• The original inspiration, if you go back far enough, is my own upbringing, my own past. I’m from a poor family myself. We immigrated twice, first from Russia to Israel, when the Soviet Union collapsed, and Israel was another place where it was very difficult for immigrants to integrate. Xenophobia there was brutal and we did not find a lot of economic opportunity. And then we moved to the United States looking for the same thing: a better life when I was 11 years old. Eventually I became a social worker and met lots of families, especially women-led families, that went through the same challenges. When we talk about immigrants, a lot of people have a very negative view, in part shaped by media, about immigrants being people who don’t contribute, or people who don’t have a lot to give. The women I was hoping to serve had a lot of doors slammed in their faces due to systemic barriers, racism, sexism, xenophobia, and even in a field like interpreting, which relies on an immigrant workforce, many employers had a negative view of low income women. Having come from a low income family, and having been homeless myself, I knew that wasn’t true. To me, it was always obvious that it was circumstantial, that it was systemic, that there was nothing wrong with them. And I think that’s the kind of thing that makes sense intellectually for a lot of people, but there’s a lot of unconscious bias that people aren’t aware of. This is a population that is dismissed, underestimated, a lot of the time. But I couldn’t do that. Because that would be underestimating myself. So to me, it was a no brainer that there’s this incredible talent pool in low-income communities, and all they need to succeed is a little extra support. The playing field will never be leveled. That’s a huge undertaking, because the barriers they face are enormous. But we can do a little bit to take the edge off everything that’s working against them. For example, making our program free, because money is a huge barrier. We provide on-site childcare, another biggie. Everything is at no charge. We help with transportation, everything from coordinating carpools to bus passes to gas cards to fixing a flat tire - anything that gets in the way of someone getting to class. And our training is not just to learn the skills of interpreting, but everything a woman would need to get a running start in translation as a field: it includes career coaching, mentoring, up to and including direct job placement.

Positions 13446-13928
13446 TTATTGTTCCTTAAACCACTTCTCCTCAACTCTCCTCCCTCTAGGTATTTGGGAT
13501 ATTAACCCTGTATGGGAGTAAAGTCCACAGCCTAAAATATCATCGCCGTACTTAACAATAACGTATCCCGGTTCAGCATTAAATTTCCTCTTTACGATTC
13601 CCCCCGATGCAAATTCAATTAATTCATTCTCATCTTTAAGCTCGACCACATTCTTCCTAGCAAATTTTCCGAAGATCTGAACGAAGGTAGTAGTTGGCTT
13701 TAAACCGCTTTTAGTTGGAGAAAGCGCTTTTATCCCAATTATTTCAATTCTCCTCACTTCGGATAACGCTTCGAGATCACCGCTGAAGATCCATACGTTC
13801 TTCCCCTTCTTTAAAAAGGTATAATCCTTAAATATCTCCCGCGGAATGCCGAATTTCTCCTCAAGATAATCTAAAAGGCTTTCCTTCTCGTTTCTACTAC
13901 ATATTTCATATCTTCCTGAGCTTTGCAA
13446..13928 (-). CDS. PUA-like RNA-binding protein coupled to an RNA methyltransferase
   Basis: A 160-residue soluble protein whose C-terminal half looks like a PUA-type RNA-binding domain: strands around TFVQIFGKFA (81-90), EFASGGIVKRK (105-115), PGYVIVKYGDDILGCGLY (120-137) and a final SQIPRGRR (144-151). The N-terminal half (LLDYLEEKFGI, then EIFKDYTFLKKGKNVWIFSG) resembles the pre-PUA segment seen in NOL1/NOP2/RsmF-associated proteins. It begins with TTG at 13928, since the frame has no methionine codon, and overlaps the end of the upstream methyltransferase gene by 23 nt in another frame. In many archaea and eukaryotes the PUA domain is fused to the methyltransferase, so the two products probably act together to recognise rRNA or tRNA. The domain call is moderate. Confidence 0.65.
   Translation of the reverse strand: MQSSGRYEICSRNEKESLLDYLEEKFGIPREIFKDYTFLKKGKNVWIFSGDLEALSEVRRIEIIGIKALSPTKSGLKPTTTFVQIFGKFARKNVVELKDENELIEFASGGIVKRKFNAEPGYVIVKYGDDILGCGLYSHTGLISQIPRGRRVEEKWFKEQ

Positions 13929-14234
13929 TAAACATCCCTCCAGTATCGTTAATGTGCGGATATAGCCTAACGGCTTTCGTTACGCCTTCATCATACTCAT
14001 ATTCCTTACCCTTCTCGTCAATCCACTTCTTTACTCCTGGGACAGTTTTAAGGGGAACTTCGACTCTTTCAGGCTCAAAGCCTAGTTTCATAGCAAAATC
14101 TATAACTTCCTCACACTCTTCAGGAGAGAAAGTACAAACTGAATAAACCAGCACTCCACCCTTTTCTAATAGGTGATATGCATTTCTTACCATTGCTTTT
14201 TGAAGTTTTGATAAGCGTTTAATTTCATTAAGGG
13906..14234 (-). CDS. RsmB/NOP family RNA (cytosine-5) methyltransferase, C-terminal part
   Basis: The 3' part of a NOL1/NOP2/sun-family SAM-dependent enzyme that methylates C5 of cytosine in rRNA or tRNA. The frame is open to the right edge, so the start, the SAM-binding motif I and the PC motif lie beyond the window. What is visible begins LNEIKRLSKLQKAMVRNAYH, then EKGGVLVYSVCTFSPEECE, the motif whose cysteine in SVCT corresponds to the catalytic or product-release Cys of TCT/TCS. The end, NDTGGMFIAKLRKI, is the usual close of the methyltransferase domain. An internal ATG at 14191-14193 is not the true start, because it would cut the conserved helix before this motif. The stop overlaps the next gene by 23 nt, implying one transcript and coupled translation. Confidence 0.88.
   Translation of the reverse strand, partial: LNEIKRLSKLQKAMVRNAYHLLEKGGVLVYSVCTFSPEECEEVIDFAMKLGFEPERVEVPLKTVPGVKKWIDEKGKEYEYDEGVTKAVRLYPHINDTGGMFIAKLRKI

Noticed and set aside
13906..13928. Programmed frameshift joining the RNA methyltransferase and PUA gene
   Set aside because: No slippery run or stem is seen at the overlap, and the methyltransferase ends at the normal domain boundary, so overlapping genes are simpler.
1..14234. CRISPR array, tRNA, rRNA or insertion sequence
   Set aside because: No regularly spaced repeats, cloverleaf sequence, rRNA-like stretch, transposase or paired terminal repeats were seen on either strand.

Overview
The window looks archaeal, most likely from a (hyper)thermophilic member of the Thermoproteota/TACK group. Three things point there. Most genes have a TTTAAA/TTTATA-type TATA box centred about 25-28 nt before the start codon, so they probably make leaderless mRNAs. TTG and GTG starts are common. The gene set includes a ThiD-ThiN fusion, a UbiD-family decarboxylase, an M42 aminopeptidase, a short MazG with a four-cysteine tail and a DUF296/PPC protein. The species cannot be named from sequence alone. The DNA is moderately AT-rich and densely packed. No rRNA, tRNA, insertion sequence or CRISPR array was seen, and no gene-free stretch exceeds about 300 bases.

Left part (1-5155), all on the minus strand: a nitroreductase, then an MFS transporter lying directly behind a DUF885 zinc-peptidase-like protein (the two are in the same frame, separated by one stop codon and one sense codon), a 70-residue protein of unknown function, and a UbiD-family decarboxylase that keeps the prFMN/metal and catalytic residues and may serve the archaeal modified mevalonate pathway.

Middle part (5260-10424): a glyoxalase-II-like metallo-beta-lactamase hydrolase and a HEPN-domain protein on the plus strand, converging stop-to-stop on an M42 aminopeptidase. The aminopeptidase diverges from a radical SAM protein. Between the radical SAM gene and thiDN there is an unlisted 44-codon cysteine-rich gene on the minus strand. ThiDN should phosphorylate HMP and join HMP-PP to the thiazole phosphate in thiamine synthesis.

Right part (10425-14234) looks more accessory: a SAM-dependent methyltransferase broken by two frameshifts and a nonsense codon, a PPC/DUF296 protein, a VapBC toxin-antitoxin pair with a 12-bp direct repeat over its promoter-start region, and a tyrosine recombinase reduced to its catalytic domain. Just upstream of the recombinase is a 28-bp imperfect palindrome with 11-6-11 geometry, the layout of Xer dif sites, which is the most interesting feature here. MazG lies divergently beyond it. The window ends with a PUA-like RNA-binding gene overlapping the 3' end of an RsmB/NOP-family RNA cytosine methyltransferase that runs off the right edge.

• It’s a really great fit because it requires a skillset, bilingualism, that is specific to immigrant communities. That’s one thing the general community doesn’t have. There’s demand for bilingual professionals in all jobs, but for interpretation, that is the core skill. And it’s a flexible profession. Someone can work freelance, per diem, part time, take assignments or not take them, which is great for moms, especially for single moms. Women coming from low income backgrounds are used to jobs where they are disposable, or easily replaceable, jobs that don’t match their skill level. If you’re a single mom, and your daycare calls you and says “Your child is throwing up, come get your child,” you can risk losing your job by leaving early, or if you don’t go pick up your child, you can have the Department of Children and Families showing up at your door and accusing you of being neglectful. The consequences are so severe. If you’re just stocking shelves, you can be replaced easily. There’s a lot of built-in sexism in those jobs. But if you’re interpreting, you can take an assignment or not take an assignment. You can earn a lot more per hour - $25-30 per hour even as an entry level interpreter. And because you are earning more per hour, you can have more flexibility and work fewer hours, as opposed to 50-60 hours per week at $8 an hour just to make ends meet. It’s increasing the earning power of an hour’s work, which opens up the choice to earn more or work less if needed. And it’s one of the fastest growing job markets in the US. Not every language offers full time jobs, but overall as a profession, a lot of growth is predicted. You can use the credentials anywhere in the US, so there’s great job security in this field.